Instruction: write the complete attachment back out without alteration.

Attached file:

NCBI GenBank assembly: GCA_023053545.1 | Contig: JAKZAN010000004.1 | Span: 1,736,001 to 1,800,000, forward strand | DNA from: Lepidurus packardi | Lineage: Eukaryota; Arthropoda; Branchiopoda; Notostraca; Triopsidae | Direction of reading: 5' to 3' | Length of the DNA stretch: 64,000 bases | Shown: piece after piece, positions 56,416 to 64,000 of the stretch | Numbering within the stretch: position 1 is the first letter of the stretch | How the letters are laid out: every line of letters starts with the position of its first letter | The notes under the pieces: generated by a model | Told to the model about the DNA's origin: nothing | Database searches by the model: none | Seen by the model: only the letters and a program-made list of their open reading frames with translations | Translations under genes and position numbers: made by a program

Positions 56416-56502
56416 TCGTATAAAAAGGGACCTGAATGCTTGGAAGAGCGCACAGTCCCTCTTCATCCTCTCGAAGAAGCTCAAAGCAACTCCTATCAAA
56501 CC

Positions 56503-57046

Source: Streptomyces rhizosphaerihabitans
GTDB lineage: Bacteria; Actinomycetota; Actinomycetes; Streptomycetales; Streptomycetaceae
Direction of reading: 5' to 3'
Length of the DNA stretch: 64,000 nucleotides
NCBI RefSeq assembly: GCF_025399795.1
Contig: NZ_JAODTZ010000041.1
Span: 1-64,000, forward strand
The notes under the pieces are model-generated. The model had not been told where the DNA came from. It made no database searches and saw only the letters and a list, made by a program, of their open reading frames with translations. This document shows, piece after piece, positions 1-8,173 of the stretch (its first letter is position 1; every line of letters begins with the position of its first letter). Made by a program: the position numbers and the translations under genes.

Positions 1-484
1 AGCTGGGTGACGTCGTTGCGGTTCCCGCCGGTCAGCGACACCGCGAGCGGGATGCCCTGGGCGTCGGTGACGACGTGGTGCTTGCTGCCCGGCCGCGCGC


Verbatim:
NCBI GenBank assembly: GCA_023053545.1 | Contig: JAKZAN010000004.1 | Span: 1,736,001 to 1,800,000, forward strand | DNA from: Lepidurus packardi | Lineage: Eukaryota; Arthropoda; Branchiopoda; Notostraca; Triopsidae | Direction of reading: 5' to 3' | Length of the DNA stretch: 64,000 bases | Shown: piece after piece, positions 56,416 to 64,000 of the stretch | Numbering within the stretch: position 1 is the first letter of the stretch | How the letters are laid out: every line of letters starts with the position of its first letter | The notes under the pieces: generated by a model | Told to the model about the DNA's origin: nothing | Database searches by the model: none | Seen by the model: only the letters and a program-made list of their open reading frames with translations | Translations under genes and position numbers: made by a program

Positions 56416-56502
56416 TCGTATAAAAAGGGACCTGAATGCTTGGAAGAGCGCACAGTCCCTCTTCATCCTCTCGAAGAAGCTCAAAGCAACTCCTATCAAA
56501 CC

Positions 56503-57046

Source: Streptomyces rhizosphaerihabitans
GTDB lineage: Bacteria; Actinomycetota; Actinomycetes; Streptomycetales; Streptomycetaceae
Direction of reading: 5' to 3'
Length of the DNA stretch: 64,000 nucleotides
NCBI RefSeq assembly: GCF_025399795.1
Contig: NZ_JAODTZ010000041.1
Span: 1-64,000, forward strand
The notes under the pieces are model-generated. The model had not been told where the DNA came from. It made no database searches and saw only the letters and a list, made by a program, of their open reading frames with translations. This document shows, piece after piece, positions 1-8,173 of the stretch (its first letter is position 1; every line of letters begins with the position of its first letter). Made by a program: the position numbers and the translations under genes.

Positions 1-484
1 AGCTGGGTGACGTCGTTGCGGTTCCCGCCGGTCAGCGACACCGCGAGCGGGATGCCCTGGGCGTCGGTGACGACGTGGTGCTTGCTGCCCGGCCGCGCGC